“And they don't have to be the half a billion deals that can be much smaller,” he added. “We believe that a lot of the business models are going to be supported by tailwinds such as government policies and regulation, especially in the more sustainable space. They don't just have to be like electric vehicles, they can be components in supply chain, and on that front, there is growing diversification as producers put their factories in a variety of locations, for example not only China now, but in Vietnam and Malaysia and so forth, so that logistics are better, and risks are lower. In Asia, there is much more scope for these kinds of deals, new start-ups, new businesses, and finding solutions to finance them and to give them a kickstart, is great. And we can put these opportunities in front of our clients, high net worth and ultra-high net worth private investors.”
The experts zoom in on the key elements in hedge fund investments
A guest highlighted the vital importance of choosing the right hedge funds with the right investments, pointing to top talent, the right compensation schemes, and diversification with uncorrelated returns. “We see clients want to diversify fixed income and they tend to go for lower vol, lower returns on more defensive strategies, and here the relative value strategies I mentioned earlier are the most interesting in my opinion, because they tend to be low vol, and they can also provide that defensive positioning in case of a shock. We also see some investors who want to try to achieve higher returns, but they want to decrease the beta of their equity book, so they tend to be going for equity long-short strategies; they still have some beta, but lower beta and retaining the ability to get higher returns. If you look at event driven space, today, the opportunity set is not super attractive, so it might make sense to be patient there.”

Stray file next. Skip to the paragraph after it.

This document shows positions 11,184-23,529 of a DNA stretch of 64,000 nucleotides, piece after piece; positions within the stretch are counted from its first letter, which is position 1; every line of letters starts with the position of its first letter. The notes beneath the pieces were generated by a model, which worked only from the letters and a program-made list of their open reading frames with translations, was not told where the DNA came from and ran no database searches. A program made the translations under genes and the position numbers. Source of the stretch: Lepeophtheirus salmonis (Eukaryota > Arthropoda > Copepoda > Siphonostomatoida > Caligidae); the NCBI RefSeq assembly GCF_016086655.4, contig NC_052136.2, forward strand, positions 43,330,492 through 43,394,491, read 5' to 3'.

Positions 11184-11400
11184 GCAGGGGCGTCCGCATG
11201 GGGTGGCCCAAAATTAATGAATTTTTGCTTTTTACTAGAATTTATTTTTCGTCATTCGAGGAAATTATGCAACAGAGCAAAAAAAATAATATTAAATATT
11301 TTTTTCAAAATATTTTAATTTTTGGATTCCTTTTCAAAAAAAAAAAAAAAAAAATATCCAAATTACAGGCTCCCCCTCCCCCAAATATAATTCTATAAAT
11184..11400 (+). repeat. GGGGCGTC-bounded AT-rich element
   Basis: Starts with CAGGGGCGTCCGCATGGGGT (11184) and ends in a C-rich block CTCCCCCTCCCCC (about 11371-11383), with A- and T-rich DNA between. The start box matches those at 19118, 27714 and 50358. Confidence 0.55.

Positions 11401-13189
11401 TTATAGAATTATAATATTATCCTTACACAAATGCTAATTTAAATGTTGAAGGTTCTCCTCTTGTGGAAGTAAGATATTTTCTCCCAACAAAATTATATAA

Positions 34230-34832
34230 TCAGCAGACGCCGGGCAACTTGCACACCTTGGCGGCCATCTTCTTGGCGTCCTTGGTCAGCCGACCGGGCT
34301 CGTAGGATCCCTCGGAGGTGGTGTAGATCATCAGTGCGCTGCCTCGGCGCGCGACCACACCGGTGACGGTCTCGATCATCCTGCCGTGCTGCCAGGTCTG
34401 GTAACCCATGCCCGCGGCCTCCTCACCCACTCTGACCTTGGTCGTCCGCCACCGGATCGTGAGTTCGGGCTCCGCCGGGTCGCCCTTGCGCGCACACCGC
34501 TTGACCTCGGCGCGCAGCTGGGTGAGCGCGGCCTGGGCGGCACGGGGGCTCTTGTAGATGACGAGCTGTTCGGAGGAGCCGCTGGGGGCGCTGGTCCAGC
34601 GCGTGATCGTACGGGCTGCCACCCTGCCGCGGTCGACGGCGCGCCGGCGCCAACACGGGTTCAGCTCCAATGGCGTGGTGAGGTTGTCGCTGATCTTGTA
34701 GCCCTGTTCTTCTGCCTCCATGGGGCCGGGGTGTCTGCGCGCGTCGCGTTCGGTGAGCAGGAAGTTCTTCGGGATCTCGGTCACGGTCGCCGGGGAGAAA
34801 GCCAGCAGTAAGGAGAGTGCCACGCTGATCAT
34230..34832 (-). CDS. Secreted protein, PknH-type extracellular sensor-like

Yes, you generally need to give up some liquidity to diversify broadly in alternatives, but the rewards are worthwhile
A panellist highlighted the need to build diversified portfolios, and observed that although there is some reduction in liquidity in bigger allocations to alternatives, many of the wealthier clients are not that worried about liquidity in significant portions of their portfolios. “The core-satellite approach which might have been 80/20 in favour of mainstream or public assets is now more like 70/30, sometimes even more, sometimes less, but the shift is gradually taking place,” he reported.